The Myth of Monogamy Fidelity and Infidelity in Animals and People

David P. Barash, Ph.D. and Judith Eve Lipton, M.D.

Holt Paperbacks



Trade Paperback

240 Pages



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Using DNA technology, biologists have now been able to trace parenthood in animals for the first time with certainty. The results have been astonishing: even among those species previously thought to be monogamous, cheating on your mate is common—for both sexes.

In The Myth of Monogamy, David Barash and Judith Eve Lipton describe how this new research shows that there is simply no question whether sexual desire for multiple partners is "natural." It is. Similarly, there is no question of monogamy being "natural." It isn't.

Armed with this evidence, scientists have also been able to explain such important questions as why animals (including humans) cheat; why the myth of monogamy was created in the first place; how men and women were sucked into the monogamy hoax; who stands to gain the most by perpetuating the myth of monogamy; and how big of a role procreation plays in the desire to have several sex partners. Finally, The Myth of Monogamy explores the implications of these dramatic new findings for humans, in terms of relationships, parenting, aggression, and more. A provocative new study of an emotionally charged issue, The Myth of Monogamy illuminates a part of our natural make-up that is as fascinating as it is frustrating.


Praise for The Myth of Monogamy

"The Myth of Monogamy provides a fascinating tour of human mating strategies, from monogamy to sexual treachery, from exclusivity to polygamy. Barash and Lipton brilliantly locate human mating within the broader spectrum of mating strategies pursued by other species. The book is gripping from start to finish, solid in its science, and literary in its flair. It's one of the best books written about why humans covet, why commandments are broken, and why men and women get into deep conflicts over mating."—David M. Buss, Ph.D., author of The Evolution of Desire: Strategies of Human Mating and The Dangerous Passion: Why Jealousy is as Necessary as Love and Sex

"I read this book cover to cover—like a novel—not wanting to put it down, not wanting to miss even one deliciously naughty insect or bird figuring out how to 'have it all.' The authors have written a smart, intriguing, witty, nonsexist, provocative yet careful book about the realities of both male and female animal, and perhaps human, 'infidelity.' I have to say I felt a little proud of that devious lady bird who got her mate to sit on the eggs while she went behind his back (just as he had gone behind hers!). Nature's morality is different from our own—and Barash and Lipton are cautious about their extrapolations to humans . . . still, it is fascinating to see how reproductive fitness may be the ultimate cause of all those steamy soap operas and country western lyrics."—Pepper Schwartz, Ph.D., author of Everything You Know About Love and Sex is Wrong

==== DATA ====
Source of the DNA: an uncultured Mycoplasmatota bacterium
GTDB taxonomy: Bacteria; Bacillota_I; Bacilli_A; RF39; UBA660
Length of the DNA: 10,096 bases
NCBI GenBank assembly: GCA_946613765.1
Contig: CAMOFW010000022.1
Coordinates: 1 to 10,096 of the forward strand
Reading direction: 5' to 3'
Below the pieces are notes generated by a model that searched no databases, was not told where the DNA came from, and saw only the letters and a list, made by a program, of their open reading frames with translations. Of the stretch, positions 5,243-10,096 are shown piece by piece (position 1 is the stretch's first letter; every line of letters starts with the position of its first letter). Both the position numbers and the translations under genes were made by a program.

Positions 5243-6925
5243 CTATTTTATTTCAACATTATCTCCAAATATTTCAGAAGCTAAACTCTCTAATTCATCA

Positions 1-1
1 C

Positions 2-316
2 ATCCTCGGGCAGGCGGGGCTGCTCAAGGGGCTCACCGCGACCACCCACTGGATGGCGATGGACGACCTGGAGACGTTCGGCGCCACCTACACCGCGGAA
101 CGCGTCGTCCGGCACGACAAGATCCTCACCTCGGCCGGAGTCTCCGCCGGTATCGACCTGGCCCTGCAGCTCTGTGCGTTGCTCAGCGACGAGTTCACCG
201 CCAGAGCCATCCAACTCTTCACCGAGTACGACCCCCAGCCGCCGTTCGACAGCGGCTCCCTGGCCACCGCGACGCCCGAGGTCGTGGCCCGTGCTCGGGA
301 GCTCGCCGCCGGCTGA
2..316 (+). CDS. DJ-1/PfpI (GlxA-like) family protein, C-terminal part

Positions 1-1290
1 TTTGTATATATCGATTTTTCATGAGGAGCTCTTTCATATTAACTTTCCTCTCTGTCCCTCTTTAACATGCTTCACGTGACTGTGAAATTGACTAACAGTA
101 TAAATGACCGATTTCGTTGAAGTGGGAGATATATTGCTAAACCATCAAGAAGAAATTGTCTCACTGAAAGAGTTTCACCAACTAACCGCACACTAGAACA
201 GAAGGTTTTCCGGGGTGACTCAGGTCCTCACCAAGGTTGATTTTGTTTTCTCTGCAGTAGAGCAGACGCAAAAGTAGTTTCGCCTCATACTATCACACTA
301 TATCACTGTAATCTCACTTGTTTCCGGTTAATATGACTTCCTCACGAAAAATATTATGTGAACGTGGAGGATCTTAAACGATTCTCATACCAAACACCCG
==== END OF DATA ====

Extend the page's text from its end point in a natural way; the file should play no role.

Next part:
"The revelation that social pair-bonds do not necessarily imply exclusive mating relationships has spurred a revolution in how scientists think about mating systems. This book explores when and why social and sexual monogamy often do not coincide."—Paul W. Sherman, Professor of Neurobiology and Behavior, Cornell University

"A highly readable, light-hearted survey of monogamy and its variations across the animal kingdom."—Nature

"Written in an accessible, sometimes humorous style, while striving to offer a serious, scientifically-based explanation for what is generally an emotional and controversial subject in many cultures."—Book News

"Scores of examples, and the scientific explanations for each . . . bolster the authors' contention that genetic monogamy is not 'natural.' The implications for our own species, where the moral teachings of culture and religion clash with our biological imperatives, fill perhaps the most interesting chapter."—Booklist

Reviews from Goodreads



  • David P. Barash, Ph.D. and Judith Eve Lipton, M.D.

  • David P. Barash, Ph.D., is a zoologist and is currently professor of psychology at the University of Washington in Seattle. He is the author of more than a dozen books, including Making Sense of Sex, co-authored by Judith Lipton.

    Judith Eve Lipton, M.D., a psychiatrist specializing in women's issues, is the recipient of many honors, including a fellowship in the American Psychiatric Association.

    Married since 1977, Barash and Lipton live in Redmond, Washington.